Computer Assisted Instruction (CAI)
History, Evolution, & Future Promise
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Evolution of Computers

ENIAC Limitations

ENIAC computerThe limitations of the ENIAC became obvious very quickly, particularly the fact that to change its function required rewiring a substantial part of the machine, which was a slow process. The solution to this problem is usually attributed to John von Neumann who came up with the "stored-program" concept, in which the sequence of instructions to be performed (called a program) could be entered in much the same way as data stored in the computer to be stored when needed. Being able to do this made rewiring the computer each time unnecessary.

EDSAC, EDVAC & UNIVAC

EDSAC computerThe first machine using this concept was the EDSAC (Electronic Delayed Storage Automatic Computer), which was built at Cambridge University in England in 1949. At the same time, Mauchly and Eckert, the original builders of the ENIAC, contiuned their pioneering efforts and produced their own stored-program computer, the EDVAC, in 1952. Shortly thereafter, they formed a company and sold their first computer, UNIVAC 1, to the Census Bureau.

First-generation computers (1951-1959)

UNIVAC 1 computerThe UNIVAC 1 was the first of what have come to be called first-generation machines. These are typified by using vacuum tubes, by performing slowly (about 1,000 instruction per second),and having a memory capacity of about 16,000 characters of data (the equivalent of about four single-spaced typed pages). It was during this period that the precedent was set for computers to be developed only by large corporations because of the enormous costs involved.

Second-generation computers (1959-1964)

Bell Lab's First TransistorThe era of the first-generation computers ended in 1959 with the replacement of vacuum tubes by transistors. Development of the transistor by three Bell Laboratories scientists, John Bardeen, Houser Brattan, and William Shickley, revolutioned the world. The transistor accomplishes everything a vacuum tube does, uses far less power, and occupies approximately 1/100th of the space. It is also far more reliable and requires no warm-up time. Second-generation computers used transistors rather than tubes, thus increasing their reliability and computational speed, and reducing their volume, cost, and power consumption.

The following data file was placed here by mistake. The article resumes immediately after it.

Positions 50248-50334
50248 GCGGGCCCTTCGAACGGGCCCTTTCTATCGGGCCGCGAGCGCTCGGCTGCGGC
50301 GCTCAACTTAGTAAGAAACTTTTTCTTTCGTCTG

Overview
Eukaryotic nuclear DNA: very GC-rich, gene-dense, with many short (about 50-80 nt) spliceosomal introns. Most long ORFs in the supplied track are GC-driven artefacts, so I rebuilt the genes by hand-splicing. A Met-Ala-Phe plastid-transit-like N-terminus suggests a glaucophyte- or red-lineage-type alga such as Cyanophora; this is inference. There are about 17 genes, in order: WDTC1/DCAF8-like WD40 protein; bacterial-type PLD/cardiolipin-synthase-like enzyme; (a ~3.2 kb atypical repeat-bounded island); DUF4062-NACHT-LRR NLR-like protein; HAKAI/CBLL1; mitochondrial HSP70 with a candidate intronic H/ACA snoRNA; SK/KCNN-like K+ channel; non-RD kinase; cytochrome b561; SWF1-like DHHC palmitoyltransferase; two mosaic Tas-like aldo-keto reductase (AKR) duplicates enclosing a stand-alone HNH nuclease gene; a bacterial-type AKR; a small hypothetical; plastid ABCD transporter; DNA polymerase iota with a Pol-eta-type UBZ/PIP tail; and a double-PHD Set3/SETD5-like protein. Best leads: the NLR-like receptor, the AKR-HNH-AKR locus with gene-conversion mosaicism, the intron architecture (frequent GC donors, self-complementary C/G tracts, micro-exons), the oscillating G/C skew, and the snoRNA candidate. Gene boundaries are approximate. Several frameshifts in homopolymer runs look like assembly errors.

Third-generation computers (1964-1971)

Integrated CircuitThird-generation computers are attributted to the invention of the integrated circuit, or IC. Integrated circuits allow many components to exist on a single small chip. Thus, what had previously been a box full of transistiors and other electronic parts making up the "brain" of the computer could now be packed into an area about 1/4-inch square, known as a chip. IC's are even more reliable than transistors, are cheap to produce, are compact, and use virtually no power at all compared to previous technologies. One of the most important products developed from the integrated technology was the microprocessor. This was a comoputer's "brain" or central processor, completley contained on a single chip the size of a matchbox. With so much power residing on such a small chip, it became possible to build entire computers around it. Thus, microcomputers and minicomputers were born.

Fourth-generation computers (1971 - present)

Large Scale IntegrationOnce the integrated circuit became a reality, the story of further developments centers around how many circuits could be packed on a single silicon chip. Large-scale integration (LSI), for example, made possible the pocket calculator and the digital watch. Advances in microprocessor technology were paralleled by the development of memory chips, that is, chips designed to hold all the zeros and ones needed to express commands in programs. The microprocessor would direct information to be stored in these chips, as well as to be drawn from the chips in the course of executing the programs.

Fifth-generation computers (Present and Beyond)

Artificial Intelligence LogoFifth generation computing devices, based on artificial intelligence, are still in development, though there are some applications, such as voice recognition, that are being used today. The use of parallel processing and superconductors is helping to make artificial intelligence a reality. Quantum computation and molecular and nanotechnology will radically change the face of computers in years to come. The goal of fifth-generation computing is to develop devices that respond to natural language input and are capable of learning and self-organization.

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© Created by: Walter Valero, GSLIS 747 - Queens College
Contact: wvalero@york.cuny.edu
Last updated: 15 December 2004
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